Gordon Geeâ€™s return as president of The Ohio State University generated more water cooler buzz in the capital city than Britneyâ€™s haircut. And as though in anticipation of the much-loved commander-in-chiefâ€™s homecoming, theyâ€™ve been busy sprucing up the place since he left. Today, South Campus Gateway â€” a multiplex settlement of shops, coffee houses, restaurants and entertainment venues â€” sits where a less-than-savory block of housing and businesses did when his first tenure began 16 years ago. Now the south side of the Big Ten school has a squeaky-clean look and parking â€” two attributes that even recent alumni find hard to believe.
Students here donâ€™t drive, they walk. With home games on Oct. 13 and 20, we suggest following their lead by parking north or south of campus and walking or taking the Number 2 COTA bus along High Street onto campus.
Love it or hate it, Buckeye football fans like their chants, and on game day, expect to hear â€œEddie, Eddie, Eddieâ€ as they pass Eddie Georgeâ€™s Grill 27 (1636 N. High St., 614/421-2727). The 1995 Heisman winner continues to make his mark on this town with this high-energy eatery, where the menu is casual and watching the game is elevated to a professional sport. The theme is â€œ27,â€ Georgeâ€™s college and pro number, which takes the form of touches like 27 different beers with which you can wash down that 27-ounce porterhouse steak. If you couldnâ€™t score tickets, the wall-to-wall high-definition flat screens and patio are the next best thing.
Donâ€™t like trying to hear your dinner companion over the high def? The Happy Greek (614/291-7777 www.happygreek.com
) is a local favorite for lamb gyros, garlicky hummus and other Greek staples, without the game scores in the background. Pair your meal with a hard-to-pronounce but fun-to-drink wine made from native Greek grapes, and in warm weather, get here early for a seat on the patio.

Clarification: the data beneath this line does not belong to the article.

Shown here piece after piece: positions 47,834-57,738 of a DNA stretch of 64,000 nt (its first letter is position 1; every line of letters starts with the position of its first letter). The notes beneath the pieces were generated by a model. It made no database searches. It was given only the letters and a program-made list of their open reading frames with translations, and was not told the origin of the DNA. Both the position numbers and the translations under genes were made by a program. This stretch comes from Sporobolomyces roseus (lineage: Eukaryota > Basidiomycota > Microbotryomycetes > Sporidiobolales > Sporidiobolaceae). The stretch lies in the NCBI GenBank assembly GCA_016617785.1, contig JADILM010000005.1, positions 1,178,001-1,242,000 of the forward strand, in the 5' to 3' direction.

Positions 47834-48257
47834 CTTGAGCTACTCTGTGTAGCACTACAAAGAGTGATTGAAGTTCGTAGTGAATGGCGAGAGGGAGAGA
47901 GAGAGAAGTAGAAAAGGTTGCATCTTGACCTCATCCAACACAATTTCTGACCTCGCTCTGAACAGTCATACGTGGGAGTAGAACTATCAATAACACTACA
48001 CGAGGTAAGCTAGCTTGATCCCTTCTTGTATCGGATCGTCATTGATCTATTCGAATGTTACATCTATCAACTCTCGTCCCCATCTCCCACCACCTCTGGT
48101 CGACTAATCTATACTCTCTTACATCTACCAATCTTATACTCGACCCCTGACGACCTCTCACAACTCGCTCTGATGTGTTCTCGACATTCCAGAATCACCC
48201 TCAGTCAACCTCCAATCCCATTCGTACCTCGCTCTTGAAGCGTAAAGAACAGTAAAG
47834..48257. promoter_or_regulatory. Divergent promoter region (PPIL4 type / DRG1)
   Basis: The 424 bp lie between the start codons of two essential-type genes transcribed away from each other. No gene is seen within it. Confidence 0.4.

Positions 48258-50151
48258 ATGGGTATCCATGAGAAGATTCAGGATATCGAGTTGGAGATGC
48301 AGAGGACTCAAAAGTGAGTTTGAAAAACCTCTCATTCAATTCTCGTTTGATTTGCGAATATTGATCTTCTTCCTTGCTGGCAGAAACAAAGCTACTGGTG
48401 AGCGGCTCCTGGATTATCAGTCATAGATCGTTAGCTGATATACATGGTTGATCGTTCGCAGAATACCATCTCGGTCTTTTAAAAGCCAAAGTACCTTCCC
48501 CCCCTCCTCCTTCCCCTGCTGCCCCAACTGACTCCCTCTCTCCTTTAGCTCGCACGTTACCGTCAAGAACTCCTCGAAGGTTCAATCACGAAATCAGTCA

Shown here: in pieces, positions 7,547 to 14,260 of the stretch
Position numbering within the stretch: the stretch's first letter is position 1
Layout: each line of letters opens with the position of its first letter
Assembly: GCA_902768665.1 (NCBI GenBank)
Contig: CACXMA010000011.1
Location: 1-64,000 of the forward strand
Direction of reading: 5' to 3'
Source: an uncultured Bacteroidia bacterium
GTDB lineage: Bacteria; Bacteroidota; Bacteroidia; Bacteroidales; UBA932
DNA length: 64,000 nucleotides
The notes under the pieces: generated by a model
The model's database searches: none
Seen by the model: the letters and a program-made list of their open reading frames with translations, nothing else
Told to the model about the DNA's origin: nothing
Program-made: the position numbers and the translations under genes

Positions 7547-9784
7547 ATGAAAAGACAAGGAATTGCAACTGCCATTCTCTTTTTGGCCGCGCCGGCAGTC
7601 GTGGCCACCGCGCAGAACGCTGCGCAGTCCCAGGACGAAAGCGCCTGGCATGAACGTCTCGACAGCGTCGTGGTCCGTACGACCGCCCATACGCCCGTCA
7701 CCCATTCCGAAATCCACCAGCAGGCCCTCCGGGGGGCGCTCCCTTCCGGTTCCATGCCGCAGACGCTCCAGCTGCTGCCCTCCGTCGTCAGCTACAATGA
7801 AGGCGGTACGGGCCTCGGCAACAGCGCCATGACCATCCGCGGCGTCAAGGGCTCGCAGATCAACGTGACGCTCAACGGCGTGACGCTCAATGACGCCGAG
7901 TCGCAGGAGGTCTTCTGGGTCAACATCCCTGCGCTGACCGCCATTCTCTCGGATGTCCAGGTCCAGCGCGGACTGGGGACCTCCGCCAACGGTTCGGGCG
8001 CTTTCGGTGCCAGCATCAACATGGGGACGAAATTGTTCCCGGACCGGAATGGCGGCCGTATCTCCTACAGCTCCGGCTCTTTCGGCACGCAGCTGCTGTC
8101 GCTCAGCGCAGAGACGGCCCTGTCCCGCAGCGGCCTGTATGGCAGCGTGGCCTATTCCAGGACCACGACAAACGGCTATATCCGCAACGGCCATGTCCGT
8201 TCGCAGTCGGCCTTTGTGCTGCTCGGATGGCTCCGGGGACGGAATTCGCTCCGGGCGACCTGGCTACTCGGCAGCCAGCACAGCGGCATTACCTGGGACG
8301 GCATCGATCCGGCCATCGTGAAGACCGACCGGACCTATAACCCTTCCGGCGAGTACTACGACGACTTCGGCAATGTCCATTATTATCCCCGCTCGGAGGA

Shopping at South Campus Gateway includes stores youâ€™ve seen, such as Barnes & Noble and Aveda, and shops you might not have, such as Lave (1586 N. High St., 614/340-9820, www.lavebathandbody.com
). Locally owned and operated, this spot for entirely handmade soaps, shower gels and lotions also caters to pampered pets with a line of dog and cat care products. We like their fragrant pet shampoo made from cypress, citronella and lemongrass â€” posh enough for even a trust fund dog like Trouble Helmsley, but priced for those with a little less than $12 million in the bank. Youâ€™ll also find a line for men including shea, cocoa and mango butter moisturizing shave cream, and fun items like flavored lip balms.
For more information about South Campus Gateway, call 614/247-5940 or visit www.southcampusgateway.com
The Red Brick District
Donâ€™t plan on asking for directions â€” this area is old, but the name is so new most people in town shrug when asked if theyâ€™ve heard of it. That wonâ€™t be the case for much longer. When we pounded the pavement along downtownâ€™s Main Street between South High and Fourth streets, we found a neighborhood thatâ€™s clearly on the verge of a comeback.